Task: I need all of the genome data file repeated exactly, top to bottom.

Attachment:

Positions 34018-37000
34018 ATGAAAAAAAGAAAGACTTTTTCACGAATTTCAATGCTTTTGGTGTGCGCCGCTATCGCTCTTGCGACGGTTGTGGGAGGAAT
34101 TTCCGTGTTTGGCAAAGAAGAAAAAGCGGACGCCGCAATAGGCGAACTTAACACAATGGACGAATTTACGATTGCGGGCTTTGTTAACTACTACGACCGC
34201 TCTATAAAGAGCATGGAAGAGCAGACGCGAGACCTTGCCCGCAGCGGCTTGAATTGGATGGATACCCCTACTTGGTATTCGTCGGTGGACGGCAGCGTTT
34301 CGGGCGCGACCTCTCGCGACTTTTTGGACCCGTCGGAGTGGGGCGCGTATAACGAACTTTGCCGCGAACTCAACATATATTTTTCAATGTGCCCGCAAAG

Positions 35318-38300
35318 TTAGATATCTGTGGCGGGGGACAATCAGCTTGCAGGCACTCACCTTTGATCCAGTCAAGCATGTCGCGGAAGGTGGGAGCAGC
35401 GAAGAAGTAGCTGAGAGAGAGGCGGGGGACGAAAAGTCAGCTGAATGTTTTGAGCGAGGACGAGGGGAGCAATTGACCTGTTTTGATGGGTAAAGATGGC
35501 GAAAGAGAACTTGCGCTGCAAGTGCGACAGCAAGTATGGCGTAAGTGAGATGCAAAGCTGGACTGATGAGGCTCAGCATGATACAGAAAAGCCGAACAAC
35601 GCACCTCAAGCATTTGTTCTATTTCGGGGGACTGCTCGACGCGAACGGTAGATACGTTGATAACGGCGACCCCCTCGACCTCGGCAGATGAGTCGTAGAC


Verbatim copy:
Positions 34018-37000
34018 ATGAAAAAAAGAAAGACTTTTTCACGAATTTCAATGCTTTTGGTGTGCGCCGCTATCGCTCTTGCGACGGTTGTGGGAGGAAT
34101 TTCCGTGTTTGGCAAAGAAGAAAAAGCGGACGCCGCAATAGGCGAACTTAACACAATGGACGAATTTACGATTGCGGGCTTTGTTAACTACTACGACCGC
34201 TCTATAAAGAGCATGGAAGAGCAGACGCGAGACCTTGCCCGCAGCGGCTTGAATTGGATGGATACCCCTACTTGGTATTCGTCGGTGGACGGCAGCGTTT
34301 CGGGCGCGACCTCTCGCGACTTTTTGGACCCGTCGGAGTGGGGCGCGTATAACGAACTTTGCCGCGAACTCAACATATATTTTTCAATGTGCCCGCAAAG

Positions 35318-38300
35318 TTAGATATCTGTGGCGGGGGACAATCAGCTTGCAGGCACTCACCTTTGATCCAGTCAAGCATGTCGCGGAAGGTGGGAGCAGC
35401 GAAGAAGTAGCTGAGAGAGAGGCGGGGGACGAAAAGTCAGCTGAATGTTTTGAGCGAGGACGAGGGGAGCAATTGACCTGTTTTGATGGGTAAAGATGGC
35501 GAAAGAGAACTTGCGCTGCAAGTGCGACAGCAAGTATGGCGTAAGTGAGATGCAAAGCTGGACTGATGAGGCTCAGCATGATACAGAAAAGCCGAACAAC
35601 GCACCTCAAGCATTTGTTCTATTTCGGGGGACTGCTCGACGCGAACGGTAGATACGTTGATAACGGCGACCCCCTCGACCTCGGCAGATGAGTCGTAGAC